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N2 - OBJECTIVE: We sought to compare distensibility of the isolated rat cervix from nonpregnant rats (n = 6), rats at midgestation (n = 5), and rats at term gestation (n = 4). STUDY DESIGN: The cervix was excised, and one cervical channel was cannulated from both ends and positioned in the organ chamber for perfusion-superfusion by a peristaltic pump at an intraluminal pressure of 30 mm Hg for 30 minutes. After the equilibration period, perfusion was stopped, the outlet was closed, and the cervix was inflated with a syringe pump. The volume was increased at a rate of 3.33 μL/s until intraluminal pressure reached approximately 120 mm Hg. The outlet was then opened, and the cervix was perfused at 30 mm Hg of intraluminal pressure for another 30 minutes. The volume-pressure relationships were obtained 3 times without any agent present and in the presence of 60-mmol/L potassium chloride or 10-4-mol/L 3-morpholinosydnonimine hydrochloride (also known as SIN-1). RESULTS: The volume-pressure relationship was shifted to the right during progression of pregnancy, demonstrating increased compliance of the cervix. The nonspecific depolarizing agent potassium chloride or the nitric oxide donor 3-morpholinosydnonimine did not affect volume-pressure relationships in cervices from nonpregnant rats, rats at midgestation, or rats at term gestation. CONCLUSION: The volume-pressure relationship in the isolated cannulated rat cervix reflects the resistance of the organ to increased intraluminal pressure. The compliance of the cervix is increased as pregnancy progresses, demonstrating decreased resistance to stretch. Activation or inhibition of cervical smooth muscle does not contribute to the physical properties of the cervix, which controls compliance-resistance.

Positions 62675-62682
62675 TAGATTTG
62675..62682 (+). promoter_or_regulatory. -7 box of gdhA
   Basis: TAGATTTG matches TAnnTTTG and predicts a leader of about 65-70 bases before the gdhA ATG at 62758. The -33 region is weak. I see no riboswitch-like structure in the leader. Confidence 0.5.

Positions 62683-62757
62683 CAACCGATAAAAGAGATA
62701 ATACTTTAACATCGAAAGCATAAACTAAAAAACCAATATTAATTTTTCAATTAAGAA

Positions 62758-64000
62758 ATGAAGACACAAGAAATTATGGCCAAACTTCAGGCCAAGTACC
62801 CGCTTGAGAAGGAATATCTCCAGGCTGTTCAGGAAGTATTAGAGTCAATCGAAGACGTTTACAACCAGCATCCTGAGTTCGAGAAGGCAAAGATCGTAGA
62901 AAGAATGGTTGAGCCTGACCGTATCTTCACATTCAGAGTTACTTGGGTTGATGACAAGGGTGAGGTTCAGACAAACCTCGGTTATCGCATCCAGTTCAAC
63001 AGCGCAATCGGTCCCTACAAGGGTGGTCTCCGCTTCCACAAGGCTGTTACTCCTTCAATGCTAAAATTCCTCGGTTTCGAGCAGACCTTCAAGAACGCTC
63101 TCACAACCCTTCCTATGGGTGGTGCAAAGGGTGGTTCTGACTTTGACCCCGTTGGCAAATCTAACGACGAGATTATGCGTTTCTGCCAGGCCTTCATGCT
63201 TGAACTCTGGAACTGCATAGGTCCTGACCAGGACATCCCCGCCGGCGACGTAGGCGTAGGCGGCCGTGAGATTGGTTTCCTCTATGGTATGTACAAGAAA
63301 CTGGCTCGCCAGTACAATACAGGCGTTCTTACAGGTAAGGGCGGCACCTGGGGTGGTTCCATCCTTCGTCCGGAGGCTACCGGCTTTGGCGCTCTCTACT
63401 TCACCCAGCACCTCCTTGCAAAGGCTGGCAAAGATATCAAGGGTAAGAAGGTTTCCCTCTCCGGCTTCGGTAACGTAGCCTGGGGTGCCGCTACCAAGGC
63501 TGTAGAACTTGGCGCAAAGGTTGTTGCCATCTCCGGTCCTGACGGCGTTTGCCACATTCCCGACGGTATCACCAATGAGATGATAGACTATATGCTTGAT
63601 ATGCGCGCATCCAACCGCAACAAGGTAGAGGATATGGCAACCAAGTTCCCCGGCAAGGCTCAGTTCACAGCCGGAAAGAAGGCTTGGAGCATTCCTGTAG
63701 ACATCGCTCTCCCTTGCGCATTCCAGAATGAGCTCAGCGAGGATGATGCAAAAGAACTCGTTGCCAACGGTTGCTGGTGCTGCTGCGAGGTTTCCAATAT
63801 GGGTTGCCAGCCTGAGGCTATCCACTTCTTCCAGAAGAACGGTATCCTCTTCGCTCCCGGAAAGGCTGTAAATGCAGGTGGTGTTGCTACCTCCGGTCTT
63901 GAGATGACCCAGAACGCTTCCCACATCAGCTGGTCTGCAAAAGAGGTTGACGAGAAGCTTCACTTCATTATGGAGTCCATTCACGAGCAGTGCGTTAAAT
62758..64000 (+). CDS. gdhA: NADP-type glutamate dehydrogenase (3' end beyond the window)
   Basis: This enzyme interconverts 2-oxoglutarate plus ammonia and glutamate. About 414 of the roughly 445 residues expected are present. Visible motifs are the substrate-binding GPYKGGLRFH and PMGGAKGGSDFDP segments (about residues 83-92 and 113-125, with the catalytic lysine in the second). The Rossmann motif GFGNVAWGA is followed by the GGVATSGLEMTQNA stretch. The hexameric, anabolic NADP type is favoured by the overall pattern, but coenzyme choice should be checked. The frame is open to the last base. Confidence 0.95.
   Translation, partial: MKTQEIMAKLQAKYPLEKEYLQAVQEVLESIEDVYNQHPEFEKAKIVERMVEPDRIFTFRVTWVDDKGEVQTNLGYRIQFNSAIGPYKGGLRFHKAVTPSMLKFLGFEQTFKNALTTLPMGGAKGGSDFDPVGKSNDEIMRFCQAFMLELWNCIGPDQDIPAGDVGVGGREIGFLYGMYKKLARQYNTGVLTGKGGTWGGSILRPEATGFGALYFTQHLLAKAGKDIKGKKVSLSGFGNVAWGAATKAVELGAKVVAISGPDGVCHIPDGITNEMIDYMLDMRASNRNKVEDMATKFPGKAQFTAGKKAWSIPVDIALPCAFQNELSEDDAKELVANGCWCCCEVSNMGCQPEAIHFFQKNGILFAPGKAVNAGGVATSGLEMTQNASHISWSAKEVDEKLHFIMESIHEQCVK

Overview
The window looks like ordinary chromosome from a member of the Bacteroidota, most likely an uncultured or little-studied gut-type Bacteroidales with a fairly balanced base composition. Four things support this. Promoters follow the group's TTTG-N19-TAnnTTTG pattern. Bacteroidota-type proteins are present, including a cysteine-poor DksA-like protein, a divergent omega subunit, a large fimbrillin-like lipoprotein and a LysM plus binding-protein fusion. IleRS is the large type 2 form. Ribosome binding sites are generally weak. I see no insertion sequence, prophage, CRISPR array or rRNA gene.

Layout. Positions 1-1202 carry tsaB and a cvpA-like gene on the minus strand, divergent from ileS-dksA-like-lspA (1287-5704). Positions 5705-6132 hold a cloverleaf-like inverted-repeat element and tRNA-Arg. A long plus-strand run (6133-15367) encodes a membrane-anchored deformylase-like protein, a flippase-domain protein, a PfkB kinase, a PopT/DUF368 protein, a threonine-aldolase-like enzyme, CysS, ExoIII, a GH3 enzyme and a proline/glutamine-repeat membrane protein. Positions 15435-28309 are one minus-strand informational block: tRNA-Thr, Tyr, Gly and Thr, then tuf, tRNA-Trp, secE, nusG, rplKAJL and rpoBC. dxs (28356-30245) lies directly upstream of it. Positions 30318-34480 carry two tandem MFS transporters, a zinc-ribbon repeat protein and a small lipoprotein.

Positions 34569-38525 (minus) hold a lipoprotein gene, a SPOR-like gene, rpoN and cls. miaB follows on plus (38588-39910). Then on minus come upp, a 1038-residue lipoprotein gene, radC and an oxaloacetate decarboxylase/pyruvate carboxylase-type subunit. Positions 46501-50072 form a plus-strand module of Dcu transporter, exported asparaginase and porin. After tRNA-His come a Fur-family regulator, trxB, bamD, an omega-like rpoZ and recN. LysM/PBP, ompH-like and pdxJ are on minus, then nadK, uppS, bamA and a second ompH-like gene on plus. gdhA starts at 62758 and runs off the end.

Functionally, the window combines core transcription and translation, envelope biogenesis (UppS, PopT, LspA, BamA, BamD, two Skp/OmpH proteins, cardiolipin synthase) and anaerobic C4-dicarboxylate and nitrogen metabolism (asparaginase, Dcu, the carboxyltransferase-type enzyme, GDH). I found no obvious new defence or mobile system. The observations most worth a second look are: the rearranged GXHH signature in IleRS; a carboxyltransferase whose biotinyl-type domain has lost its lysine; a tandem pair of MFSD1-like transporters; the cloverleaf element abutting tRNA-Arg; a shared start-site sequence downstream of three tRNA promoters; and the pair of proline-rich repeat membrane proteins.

AB - OBJECTIVE: We sought to compare distensibility of the isolated rat cervix from nonpregnant rats (n = 6), rats at midgestation (n = 5), and rats at term gestation (n = 4). STUDY DESIGN: The cervix was excised, and one cervical channel was cannulated from both ends and positioned in the organ chamber for perfusion-superfusion by a peristaltic pump at an intraluminal pressure of 30 mm Hg for 30 minutes. After the equilibration period, perfusion was stopped, the outlet was closed, and the cervix was inflated with a syringe pump. The volume was increased at a rate of 3.33 μL/s until intraluminal pressure reached approximately 120 mm Hg. The outlet was then opened, and the cervix was perfused at 30 mm Hg of intraluminal pressure for another 30 minutes. The volume-pressure relationships were obtained 3 times without any agent present and in the presence of 60-mmol/L potassium chloride or 10-4-mol/L 3-morpholinosydnonimine hydrochloride (also known as SIN-1). RESULTS: The volume-pressure relationship was shifted to the right during progression of pregnancy, demonstrating increased compliance of the cervix. The nonspecific depolarizing agent potassium chloride or the nitric oxide donor 3-morpholinosydnonimine did not affect volume-pressure relationships in cervices from nonpregnant rats, rats at midgestation, or rats at term gestation. CONCLUSION: The volume-pressure relationship in the isolated cannulated rat cervix reflects the resistance of the organ to increased intraluminal pressure. The compliance of the cervix is increased as pregnancy progresses, demonstrating decreased resistance to stretch. Activation or inhibition of cervical smooth muscle does not contribute to the physical properties of the cervix, which controls compliance-resistance.